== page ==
Types of Hearing Loss – Learn more about Sensorineural, Conductive, and Mixed


Illustration explaining the types of hearing loss.

The main types of hearing loss are classified into three categories:

  • Sensorineural hearing loss, which means that there is a problem occurring either in the inner ear or in the auditory nerve, which delivers sound to the brain.
  • Transmission hearing loss, which means that the sound does not reach the inner ear, usually due to an obstruction or trauma.
  • Mixed hearing loss means hearing loss is caused by a combination of the two.

Illustration credit Hough Ear Institute

Sensorineural hearing loss

The most common type of hearing loss is sensorineural. This is permanent hearing loss that occurs when there is damage to the tiny hair-like cells in the inner ear, called stereocilia, or to the auditory nerve itself, which prevents or weakens the transfer. nerve signals to the brain. These blocked nerve signals carry information about the intensity and clarity of sounds.


A woman takes a hearing test.
A hearing test can help determine which type
of hearing loss you have.

If a child is born with sensorineural hearing loss, it is most likely due to a genetic syndrome or an infection passed from the mother to the fetus inside the womb, such as toxoplasmosis, rubella or herpes.

When sensorineural hearing loss develops later in life, which is more typical, it can be caused by a wide variety of triggers.

Most common causes:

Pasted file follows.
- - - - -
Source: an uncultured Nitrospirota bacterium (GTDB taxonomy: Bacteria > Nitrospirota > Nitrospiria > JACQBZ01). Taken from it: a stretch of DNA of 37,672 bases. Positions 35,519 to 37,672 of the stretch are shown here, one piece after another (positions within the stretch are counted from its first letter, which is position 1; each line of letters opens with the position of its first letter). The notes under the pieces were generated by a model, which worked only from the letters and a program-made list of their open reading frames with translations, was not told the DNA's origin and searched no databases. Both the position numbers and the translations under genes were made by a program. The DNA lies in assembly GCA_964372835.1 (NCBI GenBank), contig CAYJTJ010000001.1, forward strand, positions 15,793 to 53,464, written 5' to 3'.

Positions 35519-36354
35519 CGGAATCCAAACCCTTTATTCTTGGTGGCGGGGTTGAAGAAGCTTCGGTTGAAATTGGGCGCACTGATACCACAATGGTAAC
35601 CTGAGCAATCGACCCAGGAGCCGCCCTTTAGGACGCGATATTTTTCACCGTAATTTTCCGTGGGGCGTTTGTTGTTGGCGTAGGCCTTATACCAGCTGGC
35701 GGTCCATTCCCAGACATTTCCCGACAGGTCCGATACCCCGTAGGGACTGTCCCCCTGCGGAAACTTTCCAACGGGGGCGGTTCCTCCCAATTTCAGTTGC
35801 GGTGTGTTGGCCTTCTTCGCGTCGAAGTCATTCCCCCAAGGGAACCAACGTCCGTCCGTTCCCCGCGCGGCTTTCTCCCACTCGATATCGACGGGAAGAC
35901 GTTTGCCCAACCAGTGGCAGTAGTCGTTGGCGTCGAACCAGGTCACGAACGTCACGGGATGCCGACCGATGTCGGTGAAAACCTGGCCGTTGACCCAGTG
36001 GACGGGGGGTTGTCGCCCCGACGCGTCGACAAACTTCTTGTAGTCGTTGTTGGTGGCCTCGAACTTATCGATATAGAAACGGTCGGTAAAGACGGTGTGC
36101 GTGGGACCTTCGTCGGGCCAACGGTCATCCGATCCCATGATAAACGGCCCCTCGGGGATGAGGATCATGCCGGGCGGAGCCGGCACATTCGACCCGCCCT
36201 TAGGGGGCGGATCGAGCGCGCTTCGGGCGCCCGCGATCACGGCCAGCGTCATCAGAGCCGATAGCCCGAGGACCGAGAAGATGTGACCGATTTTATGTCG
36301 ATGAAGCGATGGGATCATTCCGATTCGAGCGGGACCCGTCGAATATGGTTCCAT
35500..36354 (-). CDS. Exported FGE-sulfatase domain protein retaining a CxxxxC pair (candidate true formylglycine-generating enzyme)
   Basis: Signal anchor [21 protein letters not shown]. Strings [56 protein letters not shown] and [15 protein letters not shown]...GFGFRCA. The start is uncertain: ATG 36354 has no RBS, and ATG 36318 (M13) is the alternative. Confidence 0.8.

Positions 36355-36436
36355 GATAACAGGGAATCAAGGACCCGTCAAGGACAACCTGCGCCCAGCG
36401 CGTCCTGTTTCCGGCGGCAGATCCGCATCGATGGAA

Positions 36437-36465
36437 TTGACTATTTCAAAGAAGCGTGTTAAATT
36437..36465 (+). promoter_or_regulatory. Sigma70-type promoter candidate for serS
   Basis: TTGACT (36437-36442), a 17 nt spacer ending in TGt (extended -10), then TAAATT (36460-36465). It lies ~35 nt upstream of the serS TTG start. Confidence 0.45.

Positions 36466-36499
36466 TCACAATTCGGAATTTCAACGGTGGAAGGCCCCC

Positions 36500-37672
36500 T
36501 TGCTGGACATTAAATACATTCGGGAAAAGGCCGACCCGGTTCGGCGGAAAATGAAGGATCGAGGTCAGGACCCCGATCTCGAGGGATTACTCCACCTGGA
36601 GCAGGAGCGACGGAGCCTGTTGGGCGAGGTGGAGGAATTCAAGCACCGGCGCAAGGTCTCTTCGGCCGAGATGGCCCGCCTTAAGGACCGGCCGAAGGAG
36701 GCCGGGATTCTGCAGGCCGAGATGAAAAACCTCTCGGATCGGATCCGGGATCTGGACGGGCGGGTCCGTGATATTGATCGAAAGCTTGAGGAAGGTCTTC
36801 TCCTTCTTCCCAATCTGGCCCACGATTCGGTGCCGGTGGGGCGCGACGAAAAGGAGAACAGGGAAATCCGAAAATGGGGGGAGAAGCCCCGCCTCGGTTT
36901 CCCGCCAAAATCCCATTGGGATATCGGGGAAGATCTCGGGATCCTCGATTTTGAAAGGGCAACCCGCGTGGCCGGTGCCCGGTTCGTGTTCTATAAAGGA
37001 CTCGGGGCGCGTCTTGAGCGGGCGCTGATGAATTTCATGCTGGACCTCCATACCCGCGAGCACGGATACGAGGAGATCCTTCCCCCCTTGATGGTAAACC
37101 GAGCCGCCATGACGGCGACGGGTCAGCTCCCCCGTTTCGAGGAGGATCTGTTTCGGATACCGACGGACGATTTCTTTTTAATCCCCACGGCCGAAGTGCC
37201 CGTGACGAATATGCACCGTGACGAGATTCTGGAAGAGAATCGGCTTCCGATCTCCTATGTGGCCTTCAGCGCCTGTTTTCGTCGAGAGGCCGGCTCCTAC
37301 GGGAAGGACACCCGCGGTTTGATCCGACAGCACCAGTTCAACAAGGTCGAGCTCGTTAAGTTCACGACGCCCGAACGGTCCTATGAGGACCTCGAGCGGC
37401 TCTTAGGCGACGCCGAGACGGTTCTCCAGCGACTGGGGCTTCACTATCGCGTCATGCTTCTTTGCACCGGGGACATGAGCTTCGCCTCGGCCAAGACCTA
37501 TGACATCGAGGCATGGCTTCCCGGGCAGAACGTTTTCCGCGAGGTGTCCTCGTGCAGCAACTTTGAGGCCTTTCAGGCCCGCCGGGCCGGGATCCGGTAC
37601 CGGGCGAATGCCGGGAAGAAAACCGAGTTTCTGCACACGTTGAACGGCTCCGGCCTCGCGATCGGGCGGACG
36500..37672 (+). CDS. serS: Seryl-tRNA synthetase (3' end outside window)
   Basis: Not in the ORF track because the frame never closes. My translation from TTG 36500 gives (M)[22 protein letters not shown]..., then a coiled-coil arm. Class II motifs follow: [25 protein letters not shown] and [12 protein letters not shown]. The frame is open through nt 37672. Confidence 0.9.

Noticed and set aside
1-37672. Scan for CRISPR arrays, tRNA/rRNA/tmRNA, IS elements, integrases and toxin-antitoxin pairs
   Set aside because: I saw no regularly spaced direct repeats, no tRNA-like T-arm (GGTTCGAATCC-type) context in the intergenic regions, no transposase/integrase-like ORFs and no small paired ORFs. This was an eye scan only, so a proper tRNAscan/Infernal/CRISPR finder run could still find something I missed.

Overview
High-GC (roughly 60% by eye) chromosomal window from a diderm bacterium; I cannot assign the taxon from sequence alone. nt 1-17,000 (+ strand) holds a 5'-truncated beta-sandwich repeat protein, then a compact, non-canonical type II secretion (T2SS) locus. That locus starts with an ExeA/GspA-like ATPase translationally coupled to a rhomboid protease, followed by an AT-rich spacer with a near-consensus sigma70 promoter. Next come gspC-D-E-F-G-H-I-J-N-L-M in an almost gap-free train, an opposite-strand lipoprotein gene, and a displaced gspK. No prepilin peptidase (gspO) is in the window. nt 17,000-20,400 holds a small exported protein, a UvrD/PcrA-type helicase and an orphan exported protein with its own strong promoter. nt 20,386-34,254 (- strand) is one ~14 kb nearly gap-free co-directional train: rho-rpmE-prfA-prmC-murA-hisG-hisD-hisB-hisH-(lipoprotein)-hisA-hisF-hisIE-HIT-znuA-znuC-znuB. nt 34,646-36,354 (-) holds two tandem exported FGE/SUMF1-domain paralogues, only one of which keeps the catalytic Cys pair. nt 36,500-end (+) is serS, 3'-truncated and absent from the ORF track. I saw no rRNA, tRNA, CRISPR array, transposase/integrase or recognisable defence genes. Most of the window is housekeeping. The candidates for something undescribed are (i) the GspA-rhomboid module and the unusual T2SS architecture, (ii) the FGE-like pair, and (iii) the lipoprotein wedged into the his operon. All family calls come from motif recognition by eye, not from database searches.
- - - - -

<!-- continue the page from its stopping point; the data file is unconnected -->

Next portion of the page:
• Normal aging (medically called presbycusis or age-related hearing loss)
  • Exposure to loud noise, often acquired on the job

Less common causes


Symptoms of sensorineural hearing loss affect both the intensity and the clarity of sounds. For many people, they will have hearing loss in the high frequencies, which will lead to the following hearing problems:

  • Other people’s speech may seem scrambled or mumbled, or, a feeling that you can hear but not understand
  • Difficulty following a conversation when two or more people are talking at the same time
  • Constant ringing or ringing in the ears (tinnitus)
  • Listening problems in noisy environments (ex: stations, construction sites, convention centers, sports stadiums, etc.)
  • Difficulty hearing women’s or children’s voices and other high-pitched sounds
  • Some speech sounds are difficult to hear during conversations (for example the “s” or “th” sound)
  • Noises may sound too loud or too quiet (yes, too loud!)
  • A feeling of imbalance or dizziness

People with sensorineural hearing loss often say they can hear people speak, but not clearly.


There is no medical or surgical method to repair the tiny hair-like cells in the inner ear or the auditory nerve if they are damaged. However, sensorineural hearing loss can be treated with hearing aids or cochlear implants, depending on the severity of the loss.

Hearing aids, such as alert devices, vibrating alarm clocks, and captioned phones, help provide a complete hearing solution. For people with severe to profound hearing loss, powerful hearing aids can help.

Transmission hearing loss

Baby with ear infection pulling on the ear
Ear infections in children are common
temporary conductive hearing cause

A less common type of hearing loss is conductive hearing loss, which occurs when there is an obstruction or damage to the outer or middle ear that prevents sound from being conducted to the inner ear. Conductive hearing loss can be temporary or permanent, depending on the cause.


The causes of conductive hearing loss can be differentiated according to the part of the ear they affect, either the outer ear or the middle ear:

Outer ear

  • Stenosis or narrowing of the ear canal
  • Wax impaction
  • Exostoses (bone-like protuberances that can grow inside the ear canal and cause potential blockages)
  • Otitis externa (also called swimmer’s ear)
  • Obstructions caused by foreign objects inserted into the ear
  • Microtia

Middle ear

  • A breach in the tympanic membrane (eardrum) caused by injury, ear infections, or extreme and rapid changes in air pressure